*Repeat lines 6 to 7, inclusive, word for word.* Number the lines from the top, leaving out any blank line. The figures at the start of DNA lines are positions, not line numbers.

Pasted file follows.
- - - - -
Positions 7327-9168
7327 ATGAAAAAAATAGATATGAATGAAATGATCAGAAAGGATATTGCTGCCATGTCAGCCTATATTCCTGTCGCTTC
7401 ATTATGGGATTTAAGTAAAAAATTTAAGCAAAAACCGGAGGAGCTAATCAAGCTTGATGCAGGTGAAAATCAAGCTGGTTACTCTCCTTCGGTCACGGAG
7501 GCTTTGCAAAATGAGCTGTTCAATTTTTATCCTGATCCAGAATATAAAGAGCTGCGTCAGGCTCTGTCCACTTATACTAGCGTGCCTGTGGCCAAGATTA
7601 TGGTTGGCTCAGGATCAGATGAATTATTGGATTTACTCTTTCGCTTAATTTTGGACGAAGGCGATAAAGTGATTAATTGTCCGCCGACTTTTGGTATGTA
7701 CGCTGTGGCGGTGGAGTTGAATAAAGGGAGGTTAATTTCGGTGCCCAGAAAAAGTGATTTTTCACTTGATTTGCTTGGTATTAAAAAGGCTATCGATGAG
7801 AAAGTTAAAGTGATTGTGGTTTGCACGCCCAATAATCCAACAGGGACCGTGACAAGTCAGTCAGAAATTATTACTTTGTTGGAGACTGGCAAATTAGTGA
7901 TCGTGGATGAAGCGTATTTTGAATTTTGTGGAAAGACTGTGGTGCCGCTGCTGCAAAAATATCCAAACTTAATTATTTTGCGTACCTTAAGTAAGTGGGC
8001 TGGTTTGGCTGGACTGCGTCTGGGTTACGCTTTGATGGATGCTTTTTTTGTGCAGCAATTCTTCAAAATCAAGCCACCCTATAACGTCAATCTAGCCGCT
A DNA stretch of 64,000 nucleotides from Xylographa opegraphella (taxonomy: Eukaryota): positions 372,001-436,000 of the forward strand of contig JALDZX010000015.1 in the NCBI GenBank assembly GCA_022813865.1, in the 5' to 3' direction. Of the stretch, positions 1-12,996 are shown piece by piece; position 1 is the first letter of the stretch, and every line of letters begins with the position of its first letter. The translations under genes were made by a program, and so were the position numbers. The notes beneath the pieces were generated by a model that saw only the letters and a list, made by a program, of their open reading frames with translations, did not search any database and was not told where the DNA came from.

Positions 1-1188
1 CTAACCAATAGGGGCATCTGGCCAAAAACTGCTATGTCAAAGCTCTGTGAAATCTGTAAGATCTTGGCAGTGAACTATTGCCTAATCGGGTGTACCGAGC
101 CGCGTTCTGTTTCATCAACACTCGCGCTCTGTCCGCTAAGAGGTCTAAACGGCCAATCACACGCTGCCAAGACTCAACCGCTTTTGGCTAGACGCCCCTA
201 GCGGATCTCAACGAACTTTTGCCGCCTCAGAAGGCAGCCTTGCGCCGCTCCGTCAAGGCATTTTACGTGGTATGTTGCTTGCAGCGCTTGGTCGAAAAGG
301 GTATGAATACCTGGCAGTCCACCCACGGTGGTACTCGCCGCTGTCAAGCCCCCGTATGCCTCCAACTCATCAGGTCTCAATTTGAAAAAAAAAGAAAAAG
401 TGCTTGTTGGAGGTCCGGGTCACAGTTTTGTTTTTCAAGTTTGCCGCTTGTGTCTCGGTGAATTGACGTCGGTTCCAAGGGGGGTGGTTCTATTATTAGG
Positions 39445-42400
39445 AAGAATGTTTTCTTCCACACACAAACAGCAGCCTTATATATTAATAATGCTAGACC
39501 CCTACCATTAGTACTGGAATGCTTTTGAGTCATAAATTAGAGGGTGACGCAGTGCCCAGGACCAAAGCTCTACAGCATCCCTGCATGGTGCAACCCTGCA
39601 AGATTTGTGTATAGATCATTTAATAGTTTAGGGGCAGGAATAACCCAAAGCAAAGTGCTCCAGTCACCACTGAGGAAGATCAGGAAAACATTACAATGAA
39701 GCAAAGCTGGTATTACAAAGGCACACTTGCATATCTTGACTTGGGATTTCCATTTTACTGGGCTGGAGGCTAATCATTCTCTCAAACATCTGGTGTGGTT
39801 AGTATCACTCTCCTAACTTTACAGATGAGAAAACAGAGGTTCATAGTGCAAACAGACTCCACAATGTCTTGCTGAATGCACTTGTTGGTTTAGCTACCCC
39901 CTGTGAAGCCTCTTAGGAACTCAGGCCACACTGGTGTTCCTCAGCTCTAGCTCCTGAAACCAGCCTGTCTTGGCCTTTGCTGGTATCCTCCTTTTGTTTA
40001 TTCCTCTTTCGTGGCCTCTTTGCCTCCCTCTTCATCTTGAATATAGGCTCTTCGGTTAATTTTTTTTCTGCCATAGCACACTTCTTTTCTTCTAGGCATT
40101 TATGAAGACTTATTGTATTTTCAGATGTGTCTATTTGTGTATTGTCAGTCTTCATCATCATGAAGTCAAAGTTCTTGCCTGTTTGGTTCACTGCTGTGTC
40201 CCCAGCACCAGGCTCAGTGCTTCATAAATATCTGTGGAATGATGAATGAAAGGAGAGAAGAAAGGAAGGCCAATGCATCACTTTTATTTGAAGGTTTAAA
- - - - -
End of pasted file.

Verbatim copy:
7701 CGCTGTGGCGGTGGAGTTGAATAAAGGGAGGTTAATTTCGGTGCCCAGAAAAAGTGATTTTTCACTTGATTTGCTTGGTATTAAAAAGGCTATCGATGAG
7801 AAAGTTAAAGTGATTGTGGTTTGCACGCCCAATAATCCAACAGGGACCGTGACAAGTCAGTCAGAAATTATTACTTTGTTGGAGACTGGCAAATTAGTGA